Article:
Referring now to FIGS. 2 and 3, the device 10 of the present invention is more fully illustrated. The device 10 comprises a first inner tube 20 having a distal end 22 and a proximal end 24. The first inner tube 20 is generally made of a flexible plastic material such that it can easily be bent so as to achieve the proper shape for easy insertion into the oral airways and trachea region of a newborn baby. Adjacent the distal end 22 there may be exposed a plurality of openings 28 so as to promote the ability of the tube 20 to remove meconium and other undesirable materials as hereinafter described. The proximal end 24 may have a mouthpiece attached thereto such that once the device 10 has been properly inserted, sucking on the mouthpiece will cause suction to be created at the distal end 22 thereby removing any meconium or other undesirable materials adjacent such end.
Circumferentially disposed about the first tube 20 is a second outer tube 30. Outer tube 30 is also made of a soft, generally flexible plastic material and has a distal end 32 and a proximal end 34. The distal end 32 has a tapered insertion tip configured such that it can be non-traumatically disposed up to the larynx of the newborn baby, and removed with a minimal amount of tissue damage. However, the internal diameter of the outer tube 30 and the outside diameter of the inner tube 20 are selected such that the outer tube 30 is slideably disposed about the inner tube 20. The length of the inner tube 20 is chosen such that its distal end 22 extends beyond the distal end 32 of outer tube 30.
Disposed adjacent the proximal end 34 is an outwardly extending grip member 38. This is perhaps most clearly shown with reference to FIG. 3. In the preferred embodiment, grip member 38 is comprised of two outwardly extending tab members 40. It is to understood, however, that a wide variety of other grip members are also within the scope of this invention. The specific operation of the grip member 38 will be described hereinbelow.
Again referring to FIGS. 2 and 3, one can see that the outer tube 30 has a plurality of pleats 42 formed by folds 44. This configuration represents one means for shaping the second tube 30 into a predetermined configuration such that the second tube is selectively retained in such configuration. For example, referring to FIG. 2, one can see that the outer tube 30 has a generally arcuous shape. The pleats 42 have sufficient strength such that once the tube 30 is disposed in that configuration, it will not easily be altered unless some preselected amount of effort is applied to the tube thereby changing its configuration. This ability to selectively retain the shape of the second tube necessitated by the variability in the size and shape of the upper airway anatomy enables the device 10 to be properly inserted by pre-bending the tube 30 and then inserting it into the trachea region 12. In addition, because the outer tube 30 is disposed about the inner tube 20, shaping the outer tube 30 causes the inner tube 20 to be retained in that same configuration. Note that the length of tube 20 is such that it alone extends into the trachea region 12.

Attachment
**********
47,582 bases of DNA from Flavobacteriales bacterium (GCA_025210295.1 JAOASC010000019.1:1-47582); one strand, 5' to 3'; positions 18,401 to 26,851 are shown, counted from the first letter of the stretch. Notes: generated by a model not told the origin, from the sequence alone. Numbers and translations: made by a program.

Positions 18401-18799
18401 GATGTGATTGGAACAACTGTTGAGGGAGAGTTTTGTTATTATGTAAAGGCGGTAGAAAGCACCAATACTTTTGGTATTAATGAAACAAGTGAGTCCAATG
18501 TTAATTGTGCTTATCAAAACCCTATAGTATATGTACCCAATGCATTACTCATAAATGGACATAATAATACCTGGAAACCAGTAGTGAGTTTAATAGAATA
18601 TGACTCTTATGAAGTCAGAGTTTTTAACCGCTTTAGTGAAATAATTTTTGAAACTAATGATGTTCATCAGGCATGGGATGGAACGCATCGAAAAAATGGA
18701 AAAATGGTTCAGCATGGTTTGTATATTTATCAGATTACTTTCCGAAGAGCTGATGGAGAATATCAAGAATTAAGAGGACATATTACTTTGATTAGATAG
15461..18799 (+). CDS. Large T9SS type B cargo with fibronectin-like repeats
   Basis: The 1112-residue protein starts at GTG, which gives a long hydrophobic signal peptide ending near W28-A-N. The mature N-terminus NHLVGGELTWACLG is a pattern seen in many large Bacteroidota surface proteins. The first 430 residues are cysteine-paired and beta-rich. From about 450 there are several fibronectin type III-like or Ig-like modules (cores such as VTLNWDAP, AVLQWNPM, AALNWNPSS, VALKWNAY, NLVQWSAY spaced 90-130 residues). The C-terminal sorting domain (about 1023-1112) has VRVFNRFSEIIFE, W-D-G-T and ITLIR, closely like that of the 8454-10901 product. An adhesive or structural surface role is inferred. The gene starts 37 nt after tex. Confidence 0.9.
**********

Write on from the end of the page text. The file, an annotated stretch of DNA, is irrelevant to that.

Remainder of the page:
In operation of the device 10 of the present invention, the outer tube 30 is disposed about the inner tube 20 such that the distal end 22 of the inner tube 20 extends beyond the distal end 32 of the outer tube 30 a predetermined distance. The doctor would then simultaneously grasp the inner tube 20 and outer tube 30 by applying pressure to the proximal end 24 against the grip member 38. The device 10 would then be bent into the desired configuration, and with the use of a laryngoscope, insertion would begin. However, because only one hand is needed to hold the device 10, the doctor can more accurately direct the laryngoscope and simultaneously apply suction during the entire intubation process. For example, as the tubes 20 and 30 are inserted and should the doctor see any meconium fluid in the mouth region, it would be sucked out. As the device 10 proceeds down the oral airways 18 into the trachea region 12, any meconium seen can also be likewise removed. Note, however, that the length and the placement of the tubes 20, 30 are such that only tube 20 enters the trachea 12. After this placement is achieved, the inner tube 20 can be slid through the outer tube 30 for deeper airway suction.
Referring now to FIG. 4, one can see an alternate embodiment of the present invention. In this embodiment, the outer tube 30 has a bendable wire 56 disposed along the length thereof. Shaping, using the bendable wire, is achieved by merely bending the outer tube 30 thereby deforming the wire 56. As discussed hereinabove, shaping the outer tube 30 would cause the inner tube 20 to achieve the same shape.
While the device 10 described hereinabove readily overcomes a number of problems associated with the prior art, the problem of the doctor accidentally sucking meconium into his own mouth is not prevented. Referring now to FIG. 5, one can see the device 10 of the present invention wherein the inner tube 20 is connected to a suction trap 46. Trap 46 is comprised of a vial 48 which has a cap 50 and a third tube 52 disposed therein. Adjacent the proximal end of tube 52 is a mouth piece 54. By sucking on mouthpiece 54, a suction would be created at the distal end 22 of the tube 20. In this manner, the problem of directly sucking meconium into the mouth of the physician is substantially prevented so that any meconium sucked up by the physician would be transferred to the trap 46. Further, trap 46 would eliminate the awkward, time consuming potentially traumatic reintubation process normally needed to dispose of the suctioned meconium. It is to be understood, however, that other forms of traps are also within the scope of this invention.
While this invention has been described with reference to specific embodiments it is to be understood, that other embodiments are also within the scope of this invention.